The love you have for your child is immense – so much in fact that you have started thinking about doing what’s best for your child. You have begun thinking about placing your older child for adoption.
There are many reasons why a mother might come to this decision, but often times it is strictly financial. This doesn’t mean she loves her child any less. It means she loves her child so much that she wants to ensure that her child’s life is full of the necessities and luxuries that he or she deserves, and at this point in the mother’s life, she simply cannot provide them all.
Many times, the father isn’t in the picture, leaving her with all of the bills and only half of the income, requiring her to hold two jobs, and sometimes more. Then, without any assistance from her family, the daycare bill becomes increasingly high the more she works. It truly can become a vicious cycle.
However, there is hope.
Clearly, no one in this position wants to place their child for adoption. However, the situation might not be as dire as you may think, and here is why:
In today’s private domestic adoptions, the mother of the child is always in control of her adoption plan. While it is common for her to worry that her child won’t remember her or will wonder why she chose adoption, she is able to nullify these worries by tailoring her adoption plan to what best fits herself and her child.
For example, if she wants to choose a local adoptive family and to see her child once a week, that is entirely her decision, and her adoption professional will find an adoptive family who is agreeable to her wishes.
This is why a typical mother in this situation chooses either an open adoption or a semi-open adoption, because she wants to either remain in her child’s life (open adoption) or at least let the child know that she loves him or her and why she chose adoption (semi-open adoption), by sending and receiving pictures and letters.
Conversely, if the birth mother decides that seeing her child with another family would just be too difficult, she can choose a more closed adoption.
No adoption relationship is right or wrong; it completely depends on what the mother believes is best for herself and her child.
Now, all adoption professionals define open, closed and semi-open adoptions differently, so the mother should be sure to do her research prior to choosing an adoption professional, ensuring they can provide her the adoption relationship tailored precisely to her adoption plan.
So which adoption professional is best – An adoption agency, an adoption attorney, or another adoption professional? It really depends on the mother’s adoption plan.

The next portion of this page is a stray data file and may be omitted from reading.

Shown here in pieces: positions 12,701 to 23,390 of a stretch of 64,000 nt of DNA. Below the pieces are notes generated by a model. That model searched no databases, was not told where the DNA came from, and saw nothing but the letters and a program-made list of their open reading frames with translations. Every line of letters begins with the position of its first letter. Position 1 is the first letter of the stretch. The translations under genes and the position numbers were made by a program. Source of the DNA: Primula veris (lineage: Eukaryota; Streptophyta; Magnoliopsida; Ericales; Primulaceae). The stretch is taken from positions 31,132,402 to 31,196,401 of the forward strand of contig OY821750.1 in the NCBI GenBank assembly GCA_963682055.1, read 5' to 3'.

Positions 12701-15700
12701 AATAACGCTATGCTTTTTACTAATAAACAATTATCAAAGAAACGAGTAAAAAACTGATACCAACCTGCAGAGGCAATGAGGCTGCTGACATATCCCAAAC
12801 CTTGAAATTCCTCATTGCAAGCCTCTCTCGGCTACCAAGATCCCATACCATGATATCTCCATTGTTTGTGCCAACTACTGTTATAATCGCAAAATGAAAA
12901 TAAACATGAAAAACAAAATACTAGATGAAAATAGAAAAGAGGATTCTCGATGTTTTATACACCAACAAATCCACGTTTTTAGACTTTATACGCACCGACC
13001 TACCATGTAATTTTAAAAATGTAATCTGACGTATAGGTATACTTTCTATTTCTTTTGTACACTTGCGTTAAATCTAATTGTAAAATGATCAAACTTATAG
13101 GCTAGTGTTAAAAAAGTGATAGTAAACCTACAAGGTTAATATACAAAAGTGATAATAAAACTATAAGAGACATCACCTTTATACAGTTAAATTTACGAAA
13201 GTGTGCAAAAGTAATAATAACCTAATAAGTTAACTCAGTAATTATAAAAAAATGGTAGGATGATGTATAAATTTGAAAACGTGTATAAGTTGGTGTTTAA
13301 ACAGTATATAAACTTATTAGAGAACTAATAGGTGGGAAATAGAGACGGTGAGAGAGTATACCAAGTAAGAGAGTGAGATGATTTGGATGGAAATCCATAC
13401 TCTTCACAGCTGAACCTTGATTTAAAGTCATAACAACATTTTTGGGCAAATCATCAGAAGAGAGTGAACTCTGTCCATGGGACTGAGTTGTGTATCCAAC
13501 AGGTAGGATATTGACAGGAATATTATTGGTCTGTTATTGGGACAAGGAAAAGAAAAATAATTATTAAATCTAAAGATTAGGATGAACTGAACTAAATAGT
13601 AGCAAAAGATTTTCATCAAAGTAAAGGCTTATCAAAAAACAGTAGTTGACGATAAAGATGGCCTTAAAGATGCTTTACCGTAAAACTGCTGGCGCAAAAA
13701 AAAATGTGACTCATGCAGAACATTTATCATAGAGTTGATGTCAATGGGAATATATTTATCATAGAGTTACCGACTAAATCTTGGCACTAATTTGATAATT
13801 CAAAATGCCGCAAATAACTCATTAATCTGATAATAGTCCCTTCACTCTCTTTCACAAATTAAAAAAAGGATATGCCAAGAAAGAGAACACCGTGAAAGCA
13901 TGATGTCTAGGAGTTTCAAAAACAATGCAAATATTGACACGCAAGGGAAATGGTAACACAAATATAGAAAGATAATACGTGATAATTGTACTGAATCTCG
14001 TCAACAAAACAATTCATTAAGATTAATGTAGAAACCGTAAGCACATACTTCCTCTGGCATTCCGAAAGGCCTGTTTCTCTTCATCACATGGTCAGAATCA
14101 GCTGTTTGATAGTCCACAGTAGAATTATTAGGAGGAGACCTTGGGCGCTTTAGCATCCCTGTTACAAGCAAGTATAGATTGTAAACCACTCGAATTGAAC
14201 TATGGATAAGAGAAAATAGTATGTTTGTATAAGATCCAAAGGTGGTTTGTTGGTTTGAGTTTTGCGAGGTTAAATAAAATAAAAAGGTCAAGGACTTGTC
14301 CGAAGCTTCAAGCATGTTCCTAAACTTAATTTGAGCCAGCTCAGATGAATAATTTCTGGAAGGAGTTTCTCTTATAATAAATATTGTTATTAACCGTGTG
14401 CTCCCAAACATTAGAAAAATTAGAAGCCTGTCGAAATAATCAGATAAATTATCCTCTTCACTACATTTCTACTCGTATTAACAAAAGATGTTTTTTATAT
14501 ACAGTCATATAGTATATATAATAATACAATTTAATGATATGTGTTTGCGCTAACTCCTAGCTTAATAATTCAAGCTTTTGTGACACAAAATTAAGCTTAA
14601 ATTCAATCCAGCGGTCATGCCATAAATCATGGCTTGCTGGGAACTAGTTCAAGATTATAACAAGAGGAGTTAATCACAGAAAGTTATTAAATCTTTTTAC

If the mother has already identified an adoptive family, perhaps a relative or a friend, an adoption attorney might make the most sense because she only needs the legal paperwork completed to make the adoption official. What is often missing from adoption attorneys, however, is adoption counseling. They may refer the mother to an outsourced counselor specializing in grief and loss, but she would have to pay for these services herself.
An adoption agency, on the other hand, will often provide mothers free adoption counseling. If she doesn’t have an identified adoptive family, an adoption agency may make the most sense for her because they often provide the most adoption-related services, including the largest lists of waiting families. This benefits the mother because she has more options to choose the family that best fits her adoption plan.
A mother considering adoption for her older child should keep in mind that she can contact an adoption professional without any obligation to proceed with an adoption plan. It is completely acceptable for a mother to contact an adoption attorney or agency, discuss her options, receive some information, and to then decide to continue to parent, if that is her decision.
However, for those who do choose adoption, regardless of which adoption professional the mother chooses, there will almost always be a pre-placement transition period including her, the child, the adoptive family, and possibly a social worker. As with the rest of her adoption plan, these meetings are entirely at the discretion of the mother, whom a social worker will often work with to determine the amount of time necessary for her to feel comfortable with the adoptive family she chose.
This transition period often begins with a brief introductory meeting, whether it’s at one of their homes, in a park or at a restaurant, to name a few. The next meeting is typically a little longer, and by the third or fourth meeting, it’s common for the mother to leave her child alone with the adoptive family to see how the child takes to the adoptive family, and vice versa.
The adoption process will take the next step toward becoming official only when the birth mother and child are comfortable with the chosen adoptive family.
Indeed, this is a difficult time in your life, but always remember that you, and you alone, are in control of the situation. If you believe placing your older child for adoption is best for him or her, as well as yourself, keep in mind that there is always an adoptive family out there who will fit your adoption plan. Never agree to anything less than exactly the adoption plan that you see for yourself and your child.
And never forget that your child will always love you for the selfless sacrifice you made to better his or her life.